IPv6 and what it means
You have probably heard the term IPv6 floating around the internet, or even IPv4.
IPv6 in short is the succession to IPv4, the fourth iteration of the internet protocol. These schemes are IP address protocols which is the underlying technology behind the IP addresses on your home internet connection, servers and routers.
The problem is, IPv4 addresses are a finite resource and have been slowly depleting for many years now. This is mainly caused by the internet rapidly expanding over time, with more consumers accessing the internet now than ever.
More internet connected devices are spanning the globe such as internet connected toasters, refrigerators and cameras which has exacerbated the situation for the regional internet registries who hand out IP addresses to ISPs such as your broadband provider, and even ourselves as an internet hosting provider.
We received our last /22 (1,024 IPv4 addresses) from RIPE in 2013, and around that time we received our IPv6 address space. In comparison, our IPv6 address space is infinitely larger. Larger to the extent that our IPv6 allocation totals 633,825,300,114,114,700,748,351,602,688 IP addresses. Yes, that’s an awful lot.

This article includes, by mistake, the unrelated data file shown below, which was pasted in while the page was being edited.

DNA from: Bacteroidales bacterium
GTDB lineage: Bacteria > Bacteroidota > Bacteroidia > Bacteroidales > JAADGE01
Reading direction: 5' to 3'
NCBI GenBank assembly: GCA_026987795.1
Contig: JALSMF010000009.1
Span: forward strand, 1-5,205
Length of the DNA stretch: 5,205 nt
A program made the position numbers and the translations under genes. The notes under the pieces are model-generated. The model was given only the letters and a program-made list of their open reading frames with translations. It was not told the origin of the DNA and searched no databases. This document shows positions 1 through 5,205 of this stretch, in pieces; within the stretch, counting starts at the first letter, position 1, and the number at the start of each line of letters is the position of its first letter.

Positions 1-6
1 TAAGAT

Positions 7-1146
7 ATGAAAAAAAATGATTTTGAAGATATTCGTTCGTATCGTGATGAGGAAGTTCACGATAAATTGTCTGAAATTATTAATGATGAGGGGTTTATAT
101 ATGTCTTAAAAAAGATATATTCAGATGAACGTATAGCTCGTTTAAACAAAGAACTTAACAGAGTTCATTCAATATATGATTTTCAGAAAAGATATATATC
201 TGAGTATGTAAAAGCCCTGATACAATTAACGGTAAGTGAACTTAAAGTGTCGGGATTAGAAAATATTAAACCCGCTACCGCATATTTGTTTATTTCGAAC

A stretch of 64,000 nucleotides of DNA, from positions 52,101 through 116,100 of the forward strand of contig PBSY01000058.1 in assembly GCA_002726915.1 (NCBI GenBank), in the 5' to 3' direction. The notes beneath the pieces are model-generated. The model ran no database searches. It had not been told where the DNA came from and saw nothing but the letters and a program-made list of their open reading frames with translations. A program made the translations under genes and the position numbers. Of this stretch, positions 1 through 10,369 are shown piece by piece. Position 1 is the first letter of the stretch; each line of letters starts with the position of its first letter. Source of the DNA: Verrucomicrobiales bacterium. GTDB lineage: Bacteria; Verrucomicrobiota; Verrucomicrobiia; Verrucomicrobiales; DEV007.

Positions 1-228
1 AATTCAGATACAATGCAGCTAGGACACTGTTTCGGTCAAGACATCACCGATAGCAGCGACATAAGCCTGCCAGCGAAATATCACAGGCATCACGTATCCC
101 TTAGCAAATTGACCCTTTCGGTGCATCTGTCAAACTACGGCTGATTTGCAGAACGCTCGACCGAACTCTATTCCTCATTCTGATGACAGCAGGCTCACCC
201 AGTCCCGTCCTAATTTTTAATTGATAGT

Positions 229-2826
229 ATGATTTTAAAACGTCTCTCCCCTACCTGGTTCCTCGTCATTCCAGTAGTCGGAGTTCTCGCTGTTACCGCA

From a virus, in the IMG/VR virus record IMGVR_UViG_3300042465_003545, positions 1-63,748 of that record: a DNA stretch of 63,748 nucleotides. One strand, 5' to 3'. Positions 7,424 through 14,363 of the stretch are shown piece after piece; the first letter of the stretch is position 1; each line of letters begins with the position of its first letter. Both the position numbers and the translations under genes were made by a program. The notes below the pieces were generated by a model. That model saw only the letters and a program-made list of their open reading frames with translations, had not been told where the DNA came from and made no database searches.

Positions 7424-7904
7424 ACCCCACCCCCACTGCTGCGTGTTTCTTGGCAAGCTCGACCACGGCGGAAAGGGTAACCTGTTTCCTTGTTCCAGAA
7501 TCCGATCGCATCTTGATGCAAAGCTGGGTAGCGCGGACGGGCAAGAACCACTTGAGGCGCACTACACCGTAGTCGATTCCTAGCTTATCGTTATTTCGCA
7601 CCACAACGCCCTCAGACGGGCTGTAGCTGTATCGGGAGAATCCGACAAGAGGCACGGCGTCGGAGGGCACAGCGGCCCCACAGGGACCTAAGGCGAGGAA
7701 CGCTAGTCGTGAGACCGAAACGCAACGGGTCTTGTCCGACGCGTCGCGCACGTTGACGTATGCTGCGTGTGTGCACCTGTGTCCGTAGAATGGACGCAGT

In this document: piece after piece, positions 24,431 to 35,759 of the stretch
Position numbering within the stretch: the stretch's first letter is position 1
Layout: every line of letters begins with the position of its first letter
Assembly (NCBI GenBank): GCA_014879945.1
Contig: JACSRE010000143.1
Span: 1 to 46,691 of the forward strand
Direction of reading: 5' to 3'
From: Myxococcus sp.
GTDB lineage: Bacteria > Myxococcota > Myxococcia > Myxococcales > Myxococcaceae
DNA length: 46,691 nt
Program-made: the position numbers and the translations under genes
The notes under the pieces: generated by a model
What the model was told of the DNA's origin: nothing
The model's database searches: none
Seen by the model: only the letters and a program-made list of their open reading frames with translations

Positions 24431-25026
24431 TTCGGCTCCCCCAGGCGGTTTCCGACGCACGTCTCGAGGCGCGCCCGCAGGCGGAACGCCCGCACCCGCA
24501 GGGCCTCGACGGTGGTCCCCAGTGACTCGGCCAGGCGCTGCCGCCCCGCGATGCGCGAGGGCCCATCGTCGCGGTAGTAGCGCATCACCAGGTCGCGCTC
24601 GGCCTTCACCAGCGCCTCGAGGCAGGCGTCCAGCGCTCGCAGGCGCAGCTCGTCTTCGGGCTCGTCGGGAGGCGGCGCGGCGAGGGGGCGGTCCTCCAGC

We started work in 2015 to modify our internal systems to support IPv6, and initially started a soft rollout in our Cloud network for internal services – this proved successful however we still have some final changes to make to our virtualisation software to support larger blocks. Last month we extended this to our primary network in Hemel Hempstead where all of our shared, reseller and dedicated server customers are hosted.
Now there are certain challenges associated with handling 633,825,300,114,114,700,748,351,602,688 IP addresses. Our internal systems had to be adapted to support such large ranges and we had to work out ways to allocate these addresses to servers in a painless way. For this, we allocate a /64 (18,446,744,073,709,551,616) – [18 quintillion] IP addresses to each server. This may seem like an excessive amount of IP addresses, however this is a smaller allocation than is actually recommended.
So last week we began the initial phase of rolling out IPv6 to our shared and reseller platform. We have some work to do still before we can launch this on customer websites, but we are making good progress. The next phase involves updating a lot of our in-house developed software that is used on a daily basis by customers, such as FTP Enforcer, to support IPv6.
We are hoping for a mid-2017 release and will keep customers informed as we make progress.